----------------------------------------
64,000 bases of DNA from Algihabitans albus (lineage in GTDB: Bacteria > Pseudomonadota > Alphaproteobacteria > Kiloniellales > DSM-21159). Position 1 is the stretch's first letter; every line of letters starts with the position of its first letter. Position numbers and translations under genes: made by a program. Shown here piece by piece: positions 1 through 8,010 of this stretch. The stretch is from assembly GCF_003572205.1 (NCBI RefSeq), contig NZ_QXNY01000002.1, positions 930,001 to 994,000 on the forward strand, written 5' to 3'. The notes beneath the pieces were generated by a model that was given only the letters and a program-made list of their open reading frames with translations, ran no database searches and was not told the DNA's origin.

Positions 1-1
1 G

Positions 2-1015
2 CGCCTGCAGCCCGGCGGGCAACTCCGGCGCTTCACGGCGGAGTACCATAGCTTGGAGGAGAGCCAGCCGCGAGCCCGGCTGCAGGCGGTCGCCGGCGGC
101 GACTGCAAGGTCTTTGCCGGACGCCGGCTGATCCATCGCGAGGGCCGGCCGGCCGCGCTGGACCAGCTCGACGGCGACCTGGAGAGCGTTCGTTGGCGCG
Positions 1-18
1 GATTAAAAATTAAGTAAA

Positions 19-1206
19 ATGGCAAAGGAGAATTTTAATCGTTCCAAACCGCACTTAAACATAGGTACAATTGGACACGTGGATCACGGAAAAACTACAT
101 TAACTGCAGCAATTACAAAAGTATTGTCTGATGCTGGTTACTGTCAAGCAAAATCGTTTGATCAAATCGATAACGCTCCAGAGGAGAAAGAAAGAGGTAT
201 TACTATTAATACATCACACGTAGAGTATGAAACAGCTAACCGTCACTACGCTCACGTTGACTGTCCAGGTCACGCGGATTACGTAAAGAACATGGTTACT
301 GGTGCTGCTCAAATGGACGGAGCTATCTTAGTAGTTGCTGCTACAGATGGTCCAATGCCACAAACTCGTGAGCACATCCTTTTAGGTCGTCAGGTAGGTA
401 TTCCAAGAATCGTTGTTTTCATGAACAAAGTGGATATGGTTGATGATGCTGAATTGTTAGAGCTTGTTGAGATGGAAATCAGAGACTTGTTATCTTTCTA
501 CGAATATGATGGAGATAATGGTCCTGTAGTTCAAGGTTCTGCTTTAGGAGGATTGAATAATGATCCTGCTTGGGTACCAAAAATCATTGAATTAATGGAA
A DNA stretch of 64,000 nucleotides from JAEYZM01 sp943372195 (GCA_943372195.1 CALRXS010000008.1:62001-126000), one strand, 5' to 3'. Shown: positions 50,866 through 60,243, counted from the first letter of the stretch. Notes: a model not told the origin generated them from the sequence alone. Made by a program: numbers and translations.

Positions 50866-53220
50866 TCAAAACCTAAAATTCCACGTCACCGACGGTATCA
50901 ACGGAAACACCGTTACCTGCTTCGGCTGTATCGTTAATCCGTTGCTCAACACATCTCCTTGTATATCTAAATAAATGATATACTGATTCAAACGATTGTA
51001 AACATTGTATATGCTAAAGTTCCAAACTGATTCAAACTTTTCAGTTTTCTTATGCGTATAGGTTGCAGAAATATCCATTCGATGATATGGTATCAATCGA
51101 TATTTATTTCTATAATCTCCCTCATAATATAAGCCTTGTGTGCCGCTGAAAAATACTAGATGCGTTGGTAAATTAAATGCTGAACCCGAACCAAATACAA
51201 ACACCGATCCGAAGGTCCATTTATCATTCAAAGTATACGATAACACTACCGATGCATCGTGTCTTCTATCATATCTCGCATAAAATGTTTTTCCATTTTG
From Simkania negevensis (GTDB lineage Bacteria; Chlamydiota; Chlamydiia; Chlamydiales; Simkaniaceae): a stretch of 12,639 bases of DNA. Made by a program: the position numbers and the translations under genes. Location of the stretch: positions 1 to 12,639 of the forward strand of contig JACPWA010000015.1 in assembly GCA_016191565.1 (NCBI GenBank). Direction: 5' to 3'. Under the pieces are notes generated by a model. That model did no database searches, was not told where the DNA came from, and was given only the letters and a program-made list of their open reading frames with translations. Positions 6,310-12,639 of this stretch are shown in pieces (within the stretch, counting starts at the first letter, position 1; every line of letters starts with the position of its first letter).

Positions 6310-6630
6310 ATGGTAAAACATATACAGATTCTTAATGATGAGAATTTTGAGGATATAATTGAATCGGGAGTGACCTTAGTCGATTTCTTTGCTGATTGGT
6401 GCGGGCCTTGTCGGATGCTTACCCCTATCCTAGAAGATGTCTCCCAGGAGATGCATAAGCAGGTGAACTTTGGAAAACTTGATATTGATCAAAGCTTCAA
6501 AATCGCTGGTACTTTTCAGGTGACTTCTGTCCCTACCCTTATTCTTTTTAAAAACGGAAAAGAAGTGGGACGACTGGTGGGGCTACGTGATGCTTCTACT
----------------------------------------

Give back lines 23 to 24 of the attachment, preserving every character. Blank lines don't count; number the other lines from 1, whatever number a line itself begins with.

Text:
From Simkania negevensis (GTDB lineage Bacteria; Chlamydiota; Chlamydiia; Chlamydiales; Simkaniaceae): a stretch of 12,639 bases of DNA. Made by a program: the position numbers and the translations under genes. Location of the stretch: positions 1 to 12,639 of the forward strand of contig JACPWA010000015.1 in assembly GCA_016191565.1 (NCBI GenBank). Direction: 5' to 3'. Under the pieces are notes generated by a model. That model did no database searches, was not told where the DNA came from, and was given only the letters and a program-made list of their open reading frames with translations. Positions 6,310-12,639 of this stretch are shown in pieces (within the stretch, counting starts at the first letter, position 1; every line of letters starts with the position of its first letter).

Positions 6310-6630